Steve Kozachik to resign from Tucson City Council, oversee Mosaic Quarter sports complex

Tucson City Councilman Steve Kozachik is known for running. His sneakers pound sidewalks all over town, when they’re not cranking the pedals of his bike. 

But he won’t be running for re-election next year; he’s stepping down early to become Pima County’s manager of the planned massive Mosaic Quarter sports complex on the South Side, which county officials say could generate billions in local economic activity.

“This is going to be such an amazing development for this region… it could be transformational from an economic development standpoint,” he told the Tucson Sentinel.

Kozachik, who represents Ward 6 in Midtown, will resign from the Council on March 31, and begin working for Pima County on the public-private partnership.

“The county has offered me the opportunity to be their point of contact in managing that project, along with assisting with annual updates and execution of their Integrated Infrastructure Plan. But once Mosaic gets started that’ll constitute a significant amount of attention,” he said in a written statement.

“This is a big deal,” he told the Sentinel on Monday morning. “I wouldn’t (leave my seat) to go be a manager at a Circle K.”

What the Devil won’t tell you: Vaya Koz Dios: Kozachik calls it quits on Council after a solid 14-year ride

First elected in 2009 as a Republican, he switched to the Democratic Party in his next race in 2013, mostly over the issue of gun buybacks.

Beyond some prodding in primaries, he’s faced little opposition in any of his re-election runs. Kozachik declined to accept political donations in his recent runs, and spray-painted a handful of his own campaign signs — and been easily returned to office each time.

The new position, which will pay $106,000 annually, means Pima County will be the third area government body Kozachik has worked for.

A longtime University of Arizona sports facilities associate director, he was pushed out of that job in November 2020 when his criticisms of college administrators’ handling of the COVID-19 pandemic became more pronounced. Kozachik began working for UA athletics in 1988.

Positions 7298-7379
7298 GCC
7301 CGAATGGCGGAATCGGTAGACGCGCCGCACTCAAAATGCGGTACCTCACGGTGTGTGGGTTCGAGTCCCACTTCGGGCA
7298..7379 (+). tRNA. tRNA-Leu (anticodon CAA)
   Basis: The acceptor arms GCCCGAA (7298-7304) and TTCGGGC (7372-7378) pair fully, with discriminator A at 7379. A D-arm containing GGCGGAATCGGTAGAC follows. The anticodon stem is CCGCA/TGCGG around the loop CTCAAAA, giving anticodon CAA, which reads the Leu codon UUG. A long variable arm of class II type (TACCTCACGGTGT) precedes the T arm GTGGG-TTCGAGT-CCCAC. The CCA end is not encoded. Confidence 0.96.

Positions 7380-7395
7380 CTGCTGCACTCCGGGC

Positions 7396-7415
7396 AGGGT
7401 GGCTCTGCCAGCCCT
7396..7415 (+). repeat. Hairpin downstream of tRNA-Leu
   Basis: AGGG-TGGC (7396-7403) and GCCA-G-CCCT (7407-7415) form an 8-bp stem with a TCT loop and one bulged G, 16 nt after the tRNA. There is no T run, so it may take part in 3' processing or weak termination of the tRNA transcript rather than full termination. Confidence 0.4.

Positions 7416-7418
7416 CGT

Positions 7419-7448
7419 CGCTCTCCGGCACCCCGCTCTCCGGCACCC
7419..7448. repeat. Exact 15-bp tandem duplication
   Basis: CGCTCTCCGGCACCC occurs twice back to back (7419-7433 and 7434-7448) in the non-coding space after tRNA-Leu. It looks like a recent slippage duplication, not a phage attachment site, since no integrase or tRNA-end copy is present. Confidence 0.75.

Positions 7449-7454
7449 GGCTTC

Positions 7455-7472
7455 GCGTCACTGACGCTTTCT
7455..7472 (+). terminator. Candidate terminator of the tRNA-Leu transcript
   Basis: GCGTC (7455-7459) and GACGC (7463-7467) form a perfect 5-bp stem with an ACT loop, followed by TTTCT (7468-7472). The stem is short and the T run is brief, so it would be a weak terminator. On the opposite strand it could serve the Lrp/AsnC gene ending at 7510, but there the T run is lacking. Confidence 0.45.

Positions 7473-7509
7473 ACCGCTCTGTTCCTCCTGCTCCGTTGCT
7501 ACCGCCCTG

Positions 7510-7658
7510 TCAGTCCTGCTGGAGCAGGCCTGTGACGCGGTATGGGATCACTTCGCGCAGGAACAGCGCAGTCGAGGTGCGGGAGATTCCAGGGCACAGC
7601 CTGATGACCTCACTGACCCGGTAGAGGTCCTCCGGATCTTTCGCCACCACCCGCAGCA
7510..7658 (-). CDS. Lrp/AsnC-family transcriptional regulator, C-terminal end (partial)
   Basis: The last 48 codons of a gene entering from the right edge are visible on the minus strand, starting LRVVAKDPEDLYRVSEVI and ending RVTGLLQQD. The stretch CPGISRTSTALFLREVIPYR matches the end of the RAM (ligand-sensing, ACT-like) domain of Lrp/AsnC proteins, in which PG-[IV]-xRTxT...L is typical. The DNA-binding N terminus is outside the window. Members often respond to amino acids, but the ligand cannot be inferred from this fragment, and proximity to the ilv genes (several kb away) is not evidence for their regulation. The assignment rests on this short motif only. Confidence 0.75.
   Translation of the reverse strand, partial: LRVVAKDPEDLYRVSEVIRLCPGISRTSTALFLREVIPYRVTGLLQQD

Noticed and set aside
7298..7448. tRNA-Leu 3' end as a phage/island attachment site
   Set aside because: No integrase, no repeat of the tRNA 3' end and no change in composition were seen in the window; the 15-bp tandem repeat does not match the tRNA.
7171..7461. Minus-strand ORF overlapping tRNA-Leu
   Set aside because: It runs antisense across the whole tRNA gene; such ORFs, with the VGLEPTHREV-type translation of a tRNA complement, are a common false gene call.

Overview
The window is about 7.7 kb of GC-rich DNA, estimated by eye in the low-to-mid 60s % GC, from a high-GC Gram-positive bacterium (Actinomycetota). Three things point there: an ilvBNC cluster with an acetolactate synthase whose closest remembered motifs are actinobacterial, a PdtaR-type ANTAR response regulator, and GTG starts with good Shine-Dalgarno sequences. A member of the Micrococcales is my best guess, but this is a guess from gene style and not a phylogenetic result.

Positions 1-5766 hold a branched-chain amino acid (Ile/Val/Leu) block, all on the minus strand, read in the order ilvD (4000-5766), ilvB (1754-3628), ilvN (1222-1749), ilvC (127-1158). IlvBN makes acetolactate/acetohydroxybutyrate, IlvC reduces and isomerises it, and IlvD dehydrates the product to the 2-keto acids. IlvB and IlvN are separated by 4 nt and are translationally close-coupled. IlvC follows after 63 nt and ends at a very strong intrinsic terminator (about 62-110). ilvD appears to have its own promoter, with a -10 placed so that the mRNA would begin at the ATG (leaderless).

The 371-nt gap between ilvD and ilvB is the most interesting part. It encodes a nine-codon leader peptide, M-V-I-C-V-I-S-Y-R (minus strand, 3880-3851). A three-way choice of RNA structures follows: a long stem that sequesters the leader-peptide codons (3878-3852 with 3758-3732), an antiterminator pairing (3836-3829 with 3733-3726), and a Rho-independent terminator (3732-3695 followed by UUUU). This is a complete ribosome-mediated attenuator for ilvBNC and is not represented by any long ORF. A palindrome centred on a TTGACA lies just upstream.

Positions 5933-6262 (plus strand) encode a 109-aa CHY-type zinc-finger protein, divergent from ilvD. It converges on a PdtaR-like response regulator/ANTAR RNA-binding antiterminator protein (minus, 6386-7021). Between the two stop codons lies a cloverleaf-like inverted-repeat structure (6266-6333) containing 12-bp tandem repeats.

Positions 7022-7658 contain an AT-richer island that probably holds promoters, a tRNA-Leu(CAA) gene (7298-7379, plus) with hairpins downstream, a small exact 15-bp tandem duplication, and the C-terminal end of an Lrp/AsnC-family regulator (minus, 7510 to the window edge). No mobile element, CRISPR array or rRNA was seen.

Kozachik, 70, is one of the longest-tenured members of the Council. Ward 5 Councilman Richard Fimbres, who represents the South Side, was also first elected in 2009. Mayor Regina Romero’s first election was in 2007, when she was elected to a Council seat serving Ward 1 on the West Side.

Kozachik told the Sentinel that despite his regular blasts on topics such as the Regional Transportation Authority, zoning issues, and migrant shelter challenges, Pima County Administrator Jan Lesher didn’t caution him to dial things down in his new job.

He’ll be too busy for that, he said.

“I’m gonna be knee-deep in this Mosaic Quarter project,” he said. “There won’t be anything particularly public-facing about my job; we’re building this from the ground up. I won’t have time for a side gig, I won’t be able to keep stirring shit up.”

“While employed in the UA Athletics Department I was doing this sort of thing,” he said in his email newsletter Monday. “We expanded the football stadium, added the jumbotron, remodeled all of the McKale locker and concessions rooms, built the Kasser aquatics facility, the Roby gymnastics building, the Hillenbrand softball stadium, and the Jefferson gymnasium. The Knott MQ project will be all of that, and more.”

Mosaic Quarter: County officials forecast billions in economic activity

Last week, the Pima County Board of Supervisors approved the first set of leases for Mosaic Quarter, a sports and entertainment complex that will include the 175,000-square foot MQ Iceplex, as well the 131,000-square foot MQ Field House.’

“They’ve got all their permits ready, and will be breaking ground in about a month,” Kozachik said. “Knott is connected with youth sports groups nationwide and is already booking events.”

Construction for the Iceplex will likely be completed by December 2025, and the Field House will be completed by May 2026.

The Iceplex will serve as the home for the University of Arizona’s hockey team, the Icecats, who currently play at the Tucson Convention Center.

The Field House will host the UA’s new women’s hockey club team.

The county bought the property in 2014 on the south side of Interstate 10. In 2020, the county opened Kino Sports Complex South, which includes soccer fields and pickleball courts. The county sought proposals for building out the remainder of the site that same year.

Along with the two buildings devoted to sports, the Mosaic complex will also include a natural gas-fired central utility plant and a solar parking canopy array.

Lesher told the supervisors in a memo that the project will include three phases, and eventually the development will include 3 hotels, 14 restaurants, as well as “public gathering spaces and outdoor entertainment venues.”